The Hampton Court Conference
The Hampton Court Conference opened on January 14th, 1604. The most important product of the conference was the King James Bible.
The English Puritans in 1603 had high hopes that the new Scottish king, James I, would push the Church of England nearer to Calvinism. As he rode south to London, James was presented with the Millenary Petition, signed by a thousand of ‘the godly’, asking him as the nation’s physician to heal its spiritual ills. These included such practices in church as bowing at the name of Jesus, the ring in weddings, the sign of the cross in baptism and too much Roman Catholic talk of priests and absolution. There was a surprising plea to have ‘the longsomeness of service abridged’, but also a request for more sermons and for stricter observance of the sabbath.
The King had a lively intelligence, a sharp tongue and a high regard for the English Church with its stately retinue of supportive bishops and himself as supreme governor. At the same time he was a shrewd man, with much experience in Scotland of reconciling moderates with radicals in religious matters, and though he had once described Puritans as ‘very pests’ in Church and State, he explained that he had meant only the most extreme and irritating ones. He decided to preside personally over a formal conference at Hampton Court, attended by Archbishop Whitgift, who had been at Canterbury for twenty years, and eight bishops in their uniform of caps and surplices, which Puritans disliked. With them were five deans, including Lancelot Andrewes of Westminster, and four carefully selected representatives of moderate puritanism. They were John Reynolds, Master of Corpus Christi, Oxford, and former Dean of Lincoln, Laurence Chaderton, Master of Emmanuel College, Cambridge, a Suffolk rector named John Knewstubs (who denounced surplices as garments the priests of Isis had worn) and a silent Buckinghamshire clergyman called Thomas Sparke. Bishops and Puritans knew each other well and in several cases were old friends.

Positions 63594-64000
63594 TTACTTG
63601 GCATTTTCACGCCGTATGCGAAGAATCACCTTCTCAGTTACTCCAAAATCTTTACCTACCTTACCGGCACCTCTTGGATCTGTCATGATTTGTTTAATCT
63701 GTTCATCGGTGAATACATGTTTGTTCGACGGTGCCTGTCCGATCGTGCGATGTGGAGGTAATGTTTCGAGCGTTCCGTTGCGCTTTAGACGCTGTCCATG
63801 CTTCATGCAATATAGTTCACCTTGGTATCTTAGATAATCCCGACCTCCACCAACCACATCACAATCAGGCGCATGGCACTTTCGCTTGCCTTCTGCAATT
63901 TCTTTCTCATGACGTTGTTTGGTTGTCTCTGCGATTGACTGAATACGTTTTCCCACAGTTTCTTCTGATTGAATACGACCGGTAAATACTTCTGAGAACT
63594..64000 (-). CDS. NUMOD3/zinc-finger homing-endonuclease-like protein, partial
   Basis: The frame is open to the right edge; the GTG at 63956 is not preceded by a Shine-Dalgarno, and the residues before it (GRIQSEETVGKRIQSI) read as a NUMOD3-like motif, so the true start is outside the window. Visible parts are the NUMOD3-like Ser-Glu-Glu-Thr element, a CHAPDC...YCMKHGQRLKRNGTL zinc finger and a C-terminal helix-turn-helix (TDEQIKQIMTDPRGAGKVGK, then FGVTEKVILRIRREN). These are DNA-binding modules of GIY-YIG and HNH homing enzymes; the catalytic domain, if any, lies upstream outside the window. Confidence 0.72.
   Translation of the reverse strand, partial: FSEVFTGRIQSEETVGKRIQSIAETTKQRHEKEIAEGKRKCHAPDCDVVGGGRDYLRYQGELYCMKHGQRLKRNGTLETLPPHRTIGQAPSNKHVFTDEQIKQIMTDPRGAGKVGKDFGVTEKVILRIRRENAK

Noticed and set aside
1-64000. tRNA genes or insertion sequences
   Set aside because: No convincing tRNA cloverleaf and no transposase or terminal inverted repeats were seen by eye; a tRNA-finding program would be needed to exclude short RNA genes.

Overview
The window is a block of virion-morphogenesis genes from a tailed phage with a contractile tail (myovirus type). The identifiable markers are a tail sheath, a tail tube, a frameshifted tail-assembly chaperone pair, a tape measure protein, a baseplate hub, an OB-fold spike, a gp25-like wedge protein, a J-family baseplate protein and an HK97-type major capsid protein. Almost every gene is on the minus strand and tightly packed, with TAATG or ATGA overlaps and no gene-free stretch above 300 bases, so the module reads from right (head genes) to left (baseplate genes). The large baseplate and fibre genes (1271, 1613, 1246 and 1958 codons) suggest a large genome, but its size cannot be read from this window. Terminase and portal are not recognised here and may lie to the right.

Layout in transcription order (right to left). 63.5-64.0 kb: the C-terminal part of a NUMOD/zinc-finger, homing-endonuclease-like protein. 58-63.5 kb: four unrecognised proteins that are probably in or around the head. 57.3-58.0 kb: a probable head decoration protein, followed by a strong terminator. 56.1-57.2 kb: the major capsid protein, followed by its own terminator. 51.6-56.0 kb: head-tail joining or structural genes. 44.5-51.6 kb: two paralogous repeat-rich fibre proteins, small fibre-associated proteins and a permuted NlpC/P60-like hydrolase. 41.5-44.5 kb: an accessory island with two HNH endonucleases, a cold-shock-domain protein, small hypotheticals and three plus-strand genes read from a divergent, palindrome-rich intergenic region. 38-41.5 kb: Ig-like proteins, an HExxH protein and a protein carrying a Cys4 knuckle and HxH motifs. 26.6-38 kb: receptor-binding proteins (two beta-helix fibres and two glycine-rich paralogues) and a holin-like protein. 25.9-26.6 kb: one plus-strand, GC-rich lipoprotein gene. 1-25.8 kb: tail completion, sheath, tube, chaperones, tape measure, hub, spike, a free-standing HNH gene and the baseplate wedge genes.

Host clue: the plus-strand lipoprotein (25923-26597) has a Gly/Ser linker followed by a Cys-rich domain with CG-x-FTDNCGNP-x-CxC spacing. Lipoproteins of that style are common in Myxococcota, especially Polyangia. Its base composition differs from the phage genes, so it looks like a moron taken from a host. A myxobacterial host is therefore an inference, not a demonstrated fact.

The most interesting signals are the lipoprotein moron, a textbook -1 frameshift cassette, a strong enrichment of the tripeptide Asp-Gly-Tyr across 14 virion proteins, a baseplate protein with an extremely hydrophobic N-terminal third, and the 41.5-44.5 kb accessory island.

In freezing January weather, proceedings began in the royal presence chamber, with lords of the Privy Council as spectators. The King pronounced himself delighted to be among ‘grave, learned and reverend men’, though he gave both bishops and Puritans the rough edge of his tongue as discussions proceeded over three days. For instance, when the bishops suggested that a Church settlement that had lasted forty years was not likely to need changing, he said acidly that the fact that a man had suffered from the pox for forty years was no reason for denying him a cure now. However, he emphasised his commitment to episcopacy. There was to be no question of introducing a Scottish presbytery, which the King said agreed as well with monarchy as God and the Devil. ‘If I mean to live under a presbytery, I will go into Scotland again.’ James refused to alter certain Church articles that Puritans opposed, but he promised to support a sermonising ministry: ‘we mean to plant preachers’. With the gift of the gab himself, he had a high regard for preaching and thought the Church of England’s standards needed improvement. He also agreed to allow the puritan ‘prophesyings’, or clerical Bible discussion sessions, which Queen Elizabeth had banned. He ended with a demand for quiet and obedience, to which all present assented.
A royal proclamation in July told ‘all our subjects’ that ‘there appeareth no cause why the form of the Service of God wherein they have been nourished so many years should be changed’ and admonished them ‘in general to conform themselves thereunto, without listening to the troublesome spirits of some persons who never receive contentment, either in civil or ecclesiastical matters …’.
The most important product of the conference was the King James Bible. John Reynolds suggested that there should be ‘one only translation of the Bible to be authentical and read in church’. There were at this time two rival English translations, the Elizabethan Church’s official Bishops’ Bible of 1568 and the Geneva Bible, older and more to the Puritans’ liking. James detested the Geneva Bible. Grasping the opportunity to be rid of it, he espoused ‘one uniform translation … to be done by the learned of both universities’ and reviewed by the bishops and ‘the chief learned of the Church’, finally to be ratified by himself and then ‘to be read in the whole Church, and no other’. The result was the Authorised Version, eventually published in 1611.
If Puritans were at first disappointed by the conference, it soon emerged that what the new regime really wanted was peace and quiet, and that there was no intention of proceeding against anyone who was not a blatant nuisance. By 1625 only two ministers had been deprived of their livings for nonconformity and the reasonable climate fostered by the King had drawn the Puritan sting. For the time being.